Monday, June 22, 2015

On the Confederate Flag

It seems that many people are deciding to throw their anger and fear of the recent church massacre in South Carolina onto the Confederate flag.  It has prompted me to remind the present public about the culture of the past.  The North won and the victors always control the history of any given event.  Most Americans are brought up to believe that the North were outstanding, upstanding citizens while those in the South were uncouth and horrid.

In the 1860’s, some of, what we now call African-Americans, fought alongside some white people from the South, that is, on the side of the Confederates.  The North would not hear of such a thing.  They had the non-white participants fight in a group set aside from the white fighters, except for a white leader (and that wasn’t a compliment.)  These soldiers were not allowed to march in the victory parade with the North.  Their celebrations came later.  (It is intellectualizing to argue that 200,000 black men’s terms had not expired; therefore, they were still out doing their duty.  What, all of them were conveniently away?  There were no white men with terms not yet expired who could have gone to keep the peace, or whatever the excuse was, if in fact there is any legitimacy to the story?)  The last documented slave in America (that I know about) was sold in Delaware in 1865.  The North waited until it was outlawed in December 1865 with the ratification of the 13th Amendment before they would stop participating in the slave trade.  Grant, the famed leader of the North who went on to become president, was married to a slave owner.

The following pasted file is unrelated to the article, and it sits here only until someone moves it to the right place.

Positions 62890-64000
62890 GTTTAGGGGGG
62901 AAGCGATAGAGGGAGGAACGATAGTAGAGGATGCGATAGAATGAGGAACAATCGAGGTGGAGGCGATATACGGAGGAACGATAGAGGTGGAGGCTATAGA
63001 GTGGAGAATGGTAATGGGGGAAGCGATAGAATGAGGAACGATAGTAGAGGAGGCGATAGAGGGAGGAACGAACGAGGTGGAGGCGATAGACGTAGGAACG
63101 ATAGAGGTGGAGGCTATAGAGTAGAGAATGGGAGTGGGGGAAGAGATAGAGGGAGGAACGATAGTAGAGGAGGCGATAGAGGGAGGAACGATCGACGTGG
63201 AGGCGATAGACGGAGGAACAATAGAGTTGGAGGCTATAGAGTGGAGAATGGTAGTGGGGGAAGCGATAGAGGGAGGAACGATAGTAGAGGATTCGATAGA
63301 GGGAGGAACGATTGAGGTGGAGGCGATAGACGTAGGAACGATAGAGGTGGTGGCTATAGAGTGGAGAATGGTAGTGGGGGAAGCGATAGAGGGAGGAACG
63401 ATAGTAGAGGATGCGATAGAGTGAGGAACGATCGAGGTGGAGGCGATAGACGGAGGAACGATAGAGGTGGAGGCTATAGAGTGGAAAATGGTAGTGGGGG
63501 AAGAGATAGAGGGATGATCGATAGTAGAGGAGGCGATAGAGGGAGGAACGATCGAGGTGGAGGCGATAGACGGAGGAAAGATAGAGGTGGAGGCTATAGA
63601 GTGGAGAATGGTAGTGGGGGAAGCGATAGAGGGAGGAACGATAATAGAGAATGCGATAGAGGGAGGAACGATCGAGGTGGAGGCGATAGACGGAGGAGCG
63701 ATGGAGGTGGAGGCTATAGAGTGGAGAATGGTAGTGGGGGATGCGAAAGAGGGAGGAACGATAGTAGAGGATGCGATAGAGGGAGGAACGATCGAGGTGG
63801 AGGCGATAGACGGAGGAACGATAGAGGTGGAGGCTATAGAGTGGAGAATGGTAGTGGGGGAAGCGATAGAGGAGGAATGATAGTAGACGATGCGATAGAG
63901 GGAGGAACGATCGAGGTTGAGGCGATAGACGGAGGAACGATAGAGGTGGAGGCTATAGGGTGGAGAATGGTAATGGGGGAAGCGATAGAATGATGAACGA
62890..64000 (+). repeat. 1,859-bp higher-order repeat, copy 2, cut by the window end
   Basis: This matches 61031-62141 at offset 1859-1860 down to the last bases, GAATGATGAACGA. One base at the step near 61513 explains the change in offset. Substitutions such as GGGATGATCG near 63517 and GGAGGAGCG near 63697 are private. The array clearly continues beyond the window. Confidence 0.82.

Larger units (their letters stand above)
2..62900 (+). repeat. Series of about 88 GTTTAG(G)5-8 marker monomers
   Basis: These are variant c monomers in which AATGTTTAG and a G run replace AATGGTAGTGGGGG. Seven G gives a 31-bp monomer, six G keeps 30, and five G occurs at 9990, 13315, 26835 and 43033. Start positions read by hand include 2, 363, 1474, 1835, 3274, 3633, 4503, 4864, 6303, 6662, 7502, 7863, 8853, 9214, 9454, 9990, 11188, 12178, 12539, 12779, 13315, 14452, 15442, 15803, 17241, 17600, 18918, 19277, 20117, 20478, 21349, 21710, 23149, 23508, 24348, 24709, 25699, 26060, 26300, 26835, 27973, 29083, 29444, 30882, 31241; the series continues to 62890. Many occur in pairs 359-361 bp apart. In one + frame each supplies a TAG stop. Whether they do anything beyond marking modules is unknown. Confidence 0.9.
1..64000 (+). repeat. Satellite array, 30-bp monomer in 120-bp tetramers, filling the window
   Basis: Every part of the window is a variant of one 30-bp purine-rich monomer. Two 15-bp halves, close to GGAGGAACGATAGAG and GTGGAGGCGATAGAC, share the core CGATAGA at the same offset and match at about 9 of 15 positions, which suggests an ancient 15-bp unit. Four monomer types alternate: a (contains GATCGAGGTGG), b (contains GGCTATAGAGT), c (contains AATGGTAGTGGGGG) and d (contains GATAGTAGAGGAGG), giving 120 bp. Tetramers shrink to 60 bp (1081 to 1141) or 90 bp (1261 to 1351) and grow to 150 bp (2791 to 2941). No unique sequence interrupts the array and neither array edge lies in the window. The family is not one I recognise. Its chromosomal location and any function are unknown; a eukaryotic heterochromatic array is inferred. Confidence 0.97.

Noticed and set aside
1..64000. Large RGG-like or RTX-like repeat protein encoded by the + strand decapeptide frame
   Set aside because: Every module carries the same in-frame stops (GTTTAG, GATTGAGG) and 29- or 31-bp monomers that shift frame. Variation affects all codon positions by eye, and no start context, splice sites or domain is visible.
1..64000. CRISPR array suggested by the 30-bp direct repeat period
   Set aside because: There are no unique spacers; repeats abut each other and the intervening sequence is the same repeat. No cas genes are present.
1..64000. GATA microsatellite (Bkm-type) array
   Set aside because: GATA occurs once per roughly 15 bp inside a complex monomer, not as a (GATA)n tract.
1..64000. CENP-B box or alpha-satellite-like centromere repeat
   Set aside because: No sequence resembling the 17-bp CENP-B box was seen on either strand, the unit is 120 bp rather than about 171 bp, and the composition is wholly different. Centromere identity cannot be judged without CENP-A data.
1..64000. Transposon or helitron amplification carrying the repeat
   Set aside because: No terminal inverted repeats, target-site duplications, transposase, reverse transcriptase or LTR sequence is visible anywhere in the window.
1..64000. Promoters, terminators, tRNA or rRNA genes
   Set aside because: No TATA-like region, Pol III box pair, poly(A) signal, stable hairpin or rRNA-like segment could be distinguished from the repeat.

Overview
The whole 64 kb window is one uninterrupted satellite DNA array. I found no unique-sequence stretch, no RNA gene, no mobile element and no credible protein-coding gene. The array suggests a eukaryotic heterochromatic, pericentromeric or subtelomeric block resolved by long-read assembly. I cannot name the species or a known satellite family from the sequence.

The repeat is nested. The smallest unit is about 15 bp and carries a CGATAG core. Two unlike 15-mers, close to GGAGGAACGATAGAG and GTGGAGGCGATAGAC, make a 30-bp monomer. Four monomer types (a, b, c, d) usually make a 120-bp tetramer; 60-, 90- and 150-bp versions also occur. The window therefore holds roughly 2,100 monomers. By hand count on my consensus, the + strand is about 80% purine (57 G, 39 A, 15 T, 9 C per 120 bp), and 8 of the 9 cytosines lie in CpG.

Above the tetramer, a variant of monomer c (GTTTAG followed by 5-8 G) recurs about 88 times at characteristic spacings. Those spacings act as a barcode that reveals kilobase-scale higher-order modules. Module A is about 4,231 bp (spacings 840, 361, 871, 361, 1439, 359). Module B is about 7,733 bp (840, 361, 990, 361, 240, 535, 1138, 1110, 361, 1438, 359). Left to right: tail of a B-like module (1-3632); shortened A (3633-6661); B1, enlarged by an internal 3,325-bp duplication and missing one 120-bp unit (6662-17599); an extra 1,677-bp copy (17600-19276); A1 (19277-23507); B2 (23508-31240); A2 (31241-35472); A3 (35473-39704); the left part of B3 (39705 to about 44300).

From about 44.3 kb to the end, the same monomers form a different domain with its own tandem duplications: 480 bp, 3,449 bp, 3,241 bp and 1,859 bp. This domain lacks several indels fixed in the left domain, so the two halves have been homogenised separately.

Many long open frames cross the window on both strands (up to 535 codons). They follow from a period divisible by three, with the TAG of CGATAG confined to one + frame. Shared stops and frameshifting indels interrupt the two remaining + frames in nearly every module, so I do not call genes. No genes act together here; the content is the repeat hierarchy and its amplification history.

My point is, people living today think that people from the North back then were not prejudice. Thousands of men who fought for the North were indeed prejudice against the black people around them, yet people today are not shouting for the American flag to be taken down.  And so they should not.  The American flag stands for so much more…as does the Confederate flag to many people in this country. 

People placing their hatred onto a flag is no better, nor any healthier, than people placing their hatred on a group of people.  If people wish to rise above hatred, they have to first recognize when they themselves are participating in it.

1 comment:

  1. And let us not forget the countless Native Americans who were slaughtered by armies carrying the American flag, not the Confederate flag.